Remembering Ray Stricklyn

There was a special sadness in hearing Ray Stricklyn had died. One feels this consummate actor was cheated of stardom promised and rightfully his. Time after time stardom seemed within his grasp, time after time it eluded him. But not for lack of qualifications. He had everything needed, except maybe luck. In 1950 he made his Broadway debut in Moss Hart's The Climate of Eden, and his talent and almost angelic beauty earned him a Theatre World Award as most promising young actor. Arriving in Hollywood for a movie role in 1955, he was hailed as "the next Montgomery Clift," later as "the next James Dean." He was neither; he was himself, as good an actor as either, and it wasn't stardom he craved—it was life as an actor, doing the work, being acknowledged for it.

A writer writes, a painter paints, a musician composes, plays an instrument. An actor can't be an actor alone. Acting is communal. An actor needs a theatre, a play, an audience. The sensitivity and vulnerability that made Ray Stricklyn a consummate actor made him miserable when he wasn't acting. His first role was in kindergarten as Little Boy Blue, and he remained Little Boy Blue all his life, except when working in theatre. When acting, Ray was confident, assured, authoritative, vibrant. Too long off and, he revealed in his autobiography Angels and Demons, his demons of self-doubt, depression, frustration, despair beset him.

Angels and Demons—candid, courageous, gossipy, fascinating to read—wouldn't have been written if Ray's friend, neighbor, and former associate Kim Garfield hadn't bullied and cajoled him into mastering the computer to write his life story. Garfield arrived from New York in 1976 to work for publicist John Springer in his West Coast office headed by Stricklyn. Top movie star clients included Henry Fonda, Bette Davis, Robert Preston, Elizabeth Taylor. "We had more fun together working with crazy movie stars, but there was always this underlying sadness about Ray," Garfield recalled. "He deeply missed acting. Only when he got back onstage in the '80s did I see he could be happy. When illness made it impossible for him to act he became very depressed." His cigarette habit caused Ray's chronic emphysema. To dispel his deep depression, Garfield insisted he get busy and write his life story. "He was a dear friend for 26 years. I miss him deeply," she said.

So we can thank Garfield for Ray's autobiography, and Karen Kondazian for getting him back onstage after 20 years away. Kondazian, with the playwright's blessing, was producing Tennessee Williams' rarely staged Vieux Carré and knew Ray would be perfect as dying homosexual artist Rossignol, Williams' version of himself grown older. But Ray had lost all confidence. He protested, "I can't do it. I won't. I'm afraid." Kondazian persisted, "You can! You must! You will!" I interviewed Ray in 1999, and he told me, "I hadn't been in a show for so long I had completely lost all self-confidence. I had worked with José Quintero in New York; I needed his assurance that I was good enough. He reassured me." The L.A. Drama Critics Circle, L.A. Weekly, Drama-Logue, and Daily Variety critics assured him further with acting awards and cheered him on his way back to a revival of his acting career, which he accomplished gloriously with his creation, writing, and solo performance as Tennessee Williams in Confessions of a Nightingale. It became his crowning achievement, won every possible award, toured the U.S., Scotland, Israel, and played off and on for 10 years.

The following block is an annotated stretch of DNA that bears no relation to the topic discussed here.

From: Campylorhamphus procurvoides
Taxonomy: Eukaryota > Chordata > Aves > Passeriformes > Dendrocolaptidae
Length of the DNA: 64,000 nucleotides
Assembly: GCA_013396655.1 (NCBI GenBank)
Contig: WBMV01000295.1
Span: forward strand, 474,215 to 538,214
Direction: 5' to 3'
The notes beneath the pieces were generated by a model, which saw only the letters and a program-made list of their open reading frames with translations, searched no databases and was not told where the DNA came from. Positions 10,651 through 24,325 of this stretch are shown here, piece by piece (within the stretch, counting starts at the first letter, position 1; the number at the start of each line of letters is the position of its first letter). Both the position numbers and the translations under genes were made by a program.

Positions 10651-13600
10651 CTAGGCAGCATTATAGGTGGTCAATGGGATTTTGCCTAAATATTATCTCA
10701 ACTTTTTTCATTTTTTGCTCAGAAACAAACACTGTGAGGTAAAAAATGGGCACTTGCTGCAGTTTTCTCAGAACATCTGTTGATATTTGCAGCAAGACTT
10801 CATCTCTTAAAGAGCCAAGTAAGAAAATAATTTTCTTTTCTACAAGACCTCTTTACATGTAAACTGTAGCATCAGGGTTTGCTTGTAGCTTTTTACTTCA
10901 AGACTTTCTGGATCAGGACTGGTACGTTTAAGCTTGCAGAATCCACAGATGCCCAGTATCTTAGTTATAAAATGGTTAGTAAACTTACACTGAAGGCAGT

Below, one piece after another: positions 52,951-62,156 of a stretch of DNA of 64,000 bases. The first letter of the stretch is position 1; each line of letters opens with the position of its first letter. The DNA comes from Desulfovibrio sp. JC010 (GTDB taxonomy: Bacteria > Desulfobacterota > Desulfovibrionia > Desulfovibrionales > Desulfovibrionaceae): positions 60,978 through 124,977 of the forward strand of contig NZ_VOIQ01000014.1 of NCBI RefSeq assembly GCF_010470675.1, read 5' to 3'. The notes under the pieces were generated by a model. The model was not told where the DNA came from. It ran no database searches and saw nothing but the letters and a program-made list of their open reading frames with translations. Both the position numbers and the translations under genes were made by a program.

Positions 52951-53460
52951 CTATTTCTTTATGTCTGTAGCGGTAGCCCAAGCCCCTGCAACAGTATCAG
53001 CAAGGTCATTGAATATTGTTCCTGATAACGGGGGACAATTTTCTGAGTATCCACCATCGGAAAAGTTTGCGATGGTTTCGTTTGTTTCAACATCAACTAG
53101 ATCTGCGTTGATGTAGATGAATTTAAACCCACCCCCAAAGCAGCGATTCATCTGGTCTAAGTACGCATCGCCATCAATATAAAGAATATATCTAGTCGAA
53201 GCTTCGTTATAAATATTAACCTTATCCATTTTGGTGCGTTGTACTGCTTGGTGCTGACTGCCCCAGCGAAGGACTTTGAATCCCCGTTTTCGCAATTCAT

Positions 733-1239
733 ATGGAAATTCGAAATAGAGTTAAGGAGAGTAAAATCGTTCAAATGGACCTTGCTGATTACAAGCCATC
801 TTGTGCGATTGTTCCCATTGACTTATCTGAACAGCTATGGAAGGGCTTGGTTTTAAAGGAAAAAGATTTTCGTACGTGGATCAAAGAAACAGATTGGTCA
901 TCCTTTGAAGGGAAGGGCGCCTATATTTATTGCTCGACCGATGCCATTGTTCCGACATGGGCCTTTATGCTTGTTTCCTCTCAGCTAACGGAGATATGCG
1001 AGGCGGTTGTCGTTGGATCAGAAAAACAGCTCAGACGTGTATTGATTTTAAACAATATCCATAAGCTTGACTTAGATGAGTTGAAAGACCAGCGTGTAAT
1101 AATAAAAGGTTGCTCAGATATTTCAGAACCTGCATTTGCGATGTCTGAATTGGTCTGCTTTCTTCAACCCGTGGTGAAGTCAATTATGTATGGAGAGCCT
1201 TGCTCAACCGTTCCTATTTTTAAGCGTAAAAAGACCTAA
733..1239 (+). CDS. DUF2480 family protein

Before that, Ray scored a short-lived triumph in 1982 playing a gentle, decent man mourning the loss of his lover, whose exciting cat-and-mouse pas de deux with Nat Christian's razor-wielding demon lover ended in visual fireworks that linger. Its producer, Lee Melville, was responsible for Stricklyn's Naomi Court appearance. Melville had never forgotten Ray's performance in Compulsion at a small Hollywood theatre 45 years ago. Melville told me, "It was mesmerizing and it changed my life. If I had an idol in acting, Ray was it. It was thrilling to meet him later—and that he has been my dear friend for the past 25 years. He will be greatly missed and never forgotten."

Kondazian recalled introducing Ray each night in Confessions of a Nightingale as she had introduced Williams himself at performances of The Rose Tattoo in which she starred at the same Beverly Hills Playhouse: "I introduced Ray just as I had introduced Tennessee, and then Ray would saunter onstage in his rumpled white suit squinting at the audience in that delicious, naughty way he had."

Actor Michael Kearns eloquently expressed what I always had sensed in Ray: "There was a disquieting sadness about him, a universal heartache. He shared his demons with courage and skill, allowing the audience to feel less alone in this battle of being human. I think of Ray and I see that publicity photo of him as Tennessee Williams, knowing like Williams that his larger-than-life laugh was as much about tragedy as it was about comedy."

When grief is deepest, there is nothing to say. Garfield described partners Ray Stricklyn and David Galligan as "soul brothers." I have always seen Galligan as Ray's rock of Gibraltar. Galligan said, "As a Catholic boy growing up, I thought I'd be a saint. I wasn't. He was my best friend. We shared our work and shared our life. It's hard to put a 36-year relationship in a nutshell."

Hard and sad. That we'll never again see Ray as his uniquely personal, sweet-singing, quintessential Williams is more cause for sadness. But we read the last words in his Angels and Demons with a sense of message: "They say when you're dying that your whole life flashes before you. In attempting to put these words to paper, my life has certainly flashed before me…. Until that inevitable moment arrives, I will don my white suit one more time and let the nightingales sing…."